A group of 34 applicants representing the major motion picture studios both in Australia and the United States have failed in their action against iiNet claiming that it committed an offence as an internet service provider by authorising the infringement of copyright of its users or subscribers when they downloaded cinematograph films in a manner which infringes copyright.
In Roadshow Films Pty Ltd v iiNet Limited (No. 3)  FCA 24 Judge Cowdroy decided that :
1. certain iiNet users infringed copyright on a major scale
2. while iiNet had knowledge of infringements occurring, and did not act to stop them, iiNet did not authorise the infringements of copyright of the iiNet users. He reached that conclusion because iiNet’s granting internet access was not the same as giving the means of infringement by its users.
The evidence established that iiNet has done no more than to provide an internet service to its users. The judge contrasted this with the respondents in the Cooper and Kazaa proceedings, in which the respondents intended copyright infringements to occur, and in circumstances where the website and software respectively were deliberately structured to achieve this result.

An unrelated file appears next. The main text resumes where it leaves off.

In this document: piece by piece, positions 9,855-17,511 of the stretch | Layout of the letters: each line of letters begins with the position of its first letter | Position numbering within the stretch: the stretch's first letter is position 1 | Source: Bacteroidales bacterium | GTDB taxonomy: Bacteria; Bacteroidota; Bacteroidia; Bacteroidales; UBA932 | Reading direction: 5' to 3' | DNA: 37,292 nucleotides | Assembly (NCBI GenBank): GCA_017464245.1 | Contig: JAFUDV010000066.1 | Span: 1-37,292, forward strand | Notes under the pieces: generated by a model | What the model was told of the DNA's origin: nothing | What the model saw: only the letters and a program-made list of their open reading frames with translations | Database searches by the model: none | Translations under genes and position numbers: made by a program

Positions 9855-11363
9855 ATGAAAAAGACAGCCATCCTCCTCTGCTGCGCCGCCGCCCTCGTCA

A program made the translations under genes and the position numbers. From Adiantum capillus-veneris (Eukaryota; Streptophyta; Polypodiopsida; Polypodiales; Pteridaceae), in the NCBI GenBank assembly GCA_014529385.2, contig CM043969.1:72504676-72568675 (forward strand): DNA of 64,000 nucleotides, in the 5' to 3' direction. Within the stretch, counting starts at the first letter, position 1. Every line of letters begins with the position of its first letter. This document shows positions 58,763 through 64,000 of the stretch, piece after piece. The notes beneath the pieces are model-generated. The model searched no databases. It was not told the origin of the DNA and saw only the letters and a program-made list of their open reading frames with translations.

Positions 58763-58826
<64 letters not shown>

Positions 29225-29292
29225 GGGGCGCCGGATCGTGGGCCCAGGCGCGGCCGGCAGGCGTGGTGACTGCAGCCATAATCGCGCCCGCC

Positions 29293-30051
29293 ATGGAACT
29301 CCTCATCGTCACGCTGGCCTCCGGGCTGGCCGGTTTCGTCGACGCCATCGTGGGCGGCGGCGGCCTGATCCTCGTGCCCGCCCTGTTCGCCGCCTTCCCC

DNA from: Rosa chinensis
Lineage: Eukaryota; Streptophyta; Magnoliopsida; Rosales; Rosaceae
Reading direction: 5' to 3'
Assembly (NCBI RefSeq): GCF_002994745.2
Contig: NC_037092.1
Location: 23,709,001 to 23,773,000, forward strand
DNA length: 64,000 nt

He found that iiNet did have a repeat infringer policy which was reasonably implemented and that iiNet would therefore have been entitled to take advantage of the safe harbour provisions in Division 2AA of Part V of the Copyright Act if it needed to do so.
In summary the judge decided iiNet did not authorise copyright infringement “first because the copyright infringements occurred directly as a result of the use of the BitTorrent system, not the use of the internet, and the respondent did not create and does not control the BitTorrent system; second because the respondent did not have a relevant power to prevent those infringements occurring; and third because the respondent did not sanction, approve or countenance copyright infringement. ”
UPDATE 25 February 2010: Australian Federation Against Copyright Theft says it has lodged an appeal.